Forum Magnum (The Great Forum) is next, and here Vincenzo is joined by Van Der Graaf stalwart, David Jackson on his usual variety of wind instruments and begins with what sounds like a dog howling in the night. The Forum is evoked here as a place of majesty and yet the everyday hustle and bustle is there too as it was the central marketplace for the city and the central hub of the Empire after all, and so the great and the good rubbed shoulders with those lesser mortals who also had their part to play and all are brought vividly to life in a wonderfully rich musical pageant played out through the performances of Vincenzo, David and the other musicians who accompany them.
S.P.Q.R (Senatus Populusque Romano rum - The People And Senate Of Rome) the political heart of the Empire and the governing body responsible for its maintenance. Here we have an evocation of such well known characters as Julius Caesar, Pompey Magnus, Cato, Crassus et al. Mr Hackett makes his presence felt here with a particularly spiky electric guitar refrain. The musical voices of Steve, Vincenzo and Billy compete as if in debate and then soar as if that debate has ended in agreement, as defined by another eloquent classical guitar part from Steve. The debate never ends however, as the business of a might empire is a never ending thing.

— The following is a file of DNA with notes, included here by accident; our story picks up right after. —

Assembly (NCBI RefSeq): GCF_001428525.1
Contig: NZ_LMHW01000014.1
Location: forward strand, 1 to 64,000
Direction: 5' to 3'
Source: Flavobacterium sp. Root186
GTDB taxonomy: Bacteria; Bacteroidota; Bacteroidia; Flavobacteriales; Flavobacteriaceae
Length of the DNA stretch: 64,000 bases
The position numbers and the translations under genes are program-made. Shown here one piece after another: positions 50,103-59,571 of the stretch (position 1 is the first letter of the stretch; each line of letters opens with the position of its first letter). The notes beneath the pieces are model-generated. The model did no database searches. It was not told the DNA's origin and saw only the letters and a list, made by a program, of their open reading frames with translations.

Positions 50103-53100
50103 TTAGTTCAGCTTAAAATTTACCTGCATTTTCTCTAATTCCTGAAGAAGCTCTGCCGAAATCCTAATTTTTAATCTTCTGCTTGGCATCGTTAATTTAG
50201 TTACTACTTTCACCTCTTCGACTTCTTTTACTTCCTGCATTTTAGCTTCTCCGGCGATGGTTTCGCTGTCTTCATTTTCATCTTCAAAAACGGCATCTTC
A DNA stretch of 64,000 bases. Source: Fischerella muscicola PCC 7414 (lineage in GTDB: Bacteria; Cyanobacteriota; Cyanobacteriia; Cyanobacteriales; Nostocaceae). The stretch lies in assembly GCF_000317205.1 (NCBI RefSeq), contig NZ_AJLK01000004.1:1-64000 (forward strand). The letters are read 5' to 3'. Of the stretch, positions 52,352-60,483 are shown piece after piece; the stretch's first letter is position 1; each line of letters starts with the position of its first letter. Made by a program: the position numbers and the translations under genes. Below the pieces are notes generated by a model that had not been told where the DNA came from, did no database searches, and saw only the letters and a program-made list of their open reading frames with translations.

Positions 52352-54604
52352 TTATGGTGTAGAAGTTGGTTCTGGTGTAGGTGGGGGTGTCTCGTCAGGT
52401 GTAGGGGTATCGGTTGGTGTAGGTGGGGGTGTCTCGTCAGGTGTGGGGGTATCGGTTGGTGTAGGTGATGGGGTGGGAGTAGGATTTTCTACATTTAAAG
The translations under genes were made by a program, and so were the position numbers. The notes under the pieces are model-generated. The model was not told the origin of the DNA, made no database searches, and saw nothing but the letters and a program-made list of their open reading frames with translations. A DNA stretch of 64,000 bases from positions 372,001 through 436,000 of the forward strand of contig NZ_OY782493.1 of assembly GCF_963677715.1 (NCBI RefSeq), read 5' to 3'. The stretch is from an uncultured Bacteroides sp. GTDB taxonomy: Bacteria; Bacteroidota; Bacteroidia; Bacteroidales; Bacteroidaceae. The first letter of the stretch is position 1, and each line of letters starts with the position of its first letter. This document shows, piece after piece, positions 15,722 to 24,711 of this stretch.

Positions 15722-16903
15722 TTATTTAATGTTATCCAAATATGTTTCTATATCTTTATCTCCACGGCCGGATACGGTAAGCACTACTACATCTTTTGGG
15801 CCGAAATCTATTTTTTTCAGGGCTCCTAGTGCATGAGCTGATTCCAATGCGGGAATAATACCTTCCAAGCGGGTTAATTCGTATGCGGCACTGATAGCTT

Rome’s literary legacy has the spotlight thrown on to it next with a reference to one of her finest poets and his best known work. Ovid’s Ars Amatoria (Art Of Love). Vincenzo sets a sepulchral time here while Mauro Montobbio, David Jackson and Giorgio Clementelli respectively on flute, sax and a plethora of other wind instruments, synth, guitar and acoustic guitar take the parts of the lovers evoked in the poem itself. The Muse becomes the music here with some truly wonderful playing while the story is deftly left to your own imagination, which is, of course, as it should be.
Augustus (Primus Inter Pares - First Among Equals) is a magnificent pen portrait of the first emperor of Rome. Here there are some definite Wakemanesque touches, maybe because once again, like Rick, this is a musical portrait rather than a vocal one. Augustus was, by all accounts, a very complex character, and this is certainly borne out by the music which veers from gentle acoustic moments to full blown rages of savage saxophone and relentless marching drumming - Augustus brought brilliantly to life.